Priority Marine Features (PMFs) are species and habitats that we consider to be conservation priorities in Scottish waters. Our coasts and seas are home to around 8,000 animal and plant species. The PMF list is used to help target future marine conservation work in Scotland.
In the second of a series of posts focusing on PMFs, Lisa Kamphausen from our marine team explains her attraction to sponges, which are an important component of several habitats on the list, such as Deep-sea sponge communities.
If you separate the cells of a sponge, by squeezing it through a sieve for example, the cells live on. What’s more, if you mix up the cells of a red and a yellow sponge and leave them, they will un-mix and re-assemble into a new red sponge and a new yellow sponge.
Fascinating – but you may ask why on Earth would you do such a thing in the first place? You’ll be glad to hear that this wasn’t just a random discovery by a marine biologist with time on their hands; there was good reason for putting the sponges through this process and it relates to immunology.
This classic experiment was first carried out over a hundred years ago and it shows that sponge cells are able to discriminate between ‘self’ and ‘non-self’ cells, through some basic immune functions. This is seen in the way the cells reorganised into their original groups, rejecting the ‘non-self’ cells.
You can see individual sponge cells re-form into a new sponge in this short clip narrated by David Attenborough. The clip is taken from the BBC’s First Life documentary: it’s thought that the way the sponge cells regroup and reform may provide an insight into the origins of life on Earth.
The immune system of sponges may be basic but it is highly effective. Sponges are never seen covered in other organisms, as are many other marine creatures, because they produce substances which deter other organisms and prevent them from being smothered. Some of these substances are of great interest to medical scientists: they could potentially be used in cancer treatment drugs for instance.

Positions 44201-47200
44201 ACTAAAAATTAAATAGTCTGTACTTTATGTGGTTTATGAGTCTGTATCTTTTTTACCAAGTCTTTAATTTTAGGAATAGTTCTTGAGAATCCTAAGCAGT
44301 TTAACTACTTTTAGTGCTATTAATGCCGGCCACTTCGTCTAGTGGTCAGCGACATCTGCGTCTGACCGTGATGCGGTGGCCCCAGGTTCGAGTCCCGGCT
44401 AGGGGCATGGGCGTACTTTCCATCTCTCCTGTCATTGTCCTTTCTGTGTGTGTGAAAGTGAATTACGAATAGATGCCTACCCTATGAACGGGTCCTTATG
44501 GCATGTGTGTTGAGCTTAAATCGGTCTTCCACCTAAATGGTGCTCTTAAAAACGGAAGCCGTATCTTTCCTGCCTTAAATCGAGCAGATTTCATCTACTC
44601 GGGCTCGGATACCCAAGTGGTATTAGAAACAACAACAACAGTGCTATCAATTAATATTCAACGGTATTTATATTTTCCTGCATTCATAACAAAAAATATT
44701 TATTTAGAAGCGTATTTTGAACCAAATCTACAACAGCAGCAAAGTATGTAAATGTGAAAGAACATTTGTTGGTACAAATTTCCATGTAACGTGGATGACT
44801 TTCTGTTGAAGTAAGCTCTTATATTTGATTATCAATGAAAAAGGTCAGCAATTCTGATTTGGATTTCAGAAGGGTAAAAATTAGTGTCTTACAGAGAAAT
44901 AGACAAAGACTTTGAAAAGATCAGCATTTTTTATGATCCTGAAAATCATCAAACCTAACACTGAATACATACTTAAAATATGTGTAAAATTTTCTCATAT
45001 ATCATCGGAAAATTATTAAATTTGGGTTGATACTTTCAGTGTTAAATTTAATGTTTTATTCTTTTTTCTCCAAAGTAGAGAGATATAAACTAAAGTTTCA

Many different species of sponge can be found in Scotland’s seas and they are important components of several types of seabed communities. For example, they provide shelter for a wide range of other animals and elevated perches for filter feeders, such as brittlestars. They also help to filter water, a vital process for maintaining clean and healthy seas.
The UK’s largest known grouping of sponges was discovered at the end of 2014, near the extinct underwater volcano Rosemary Bank, reminding us of the treasures that still await discovery in our seas.
Sponges are some of the oldest organisms on Earth, so whatever their immune system is doing, it is clearly working extremely well; otherwise they would have died out.
You can find more information about Scotland’s Priority Marine Features on our website.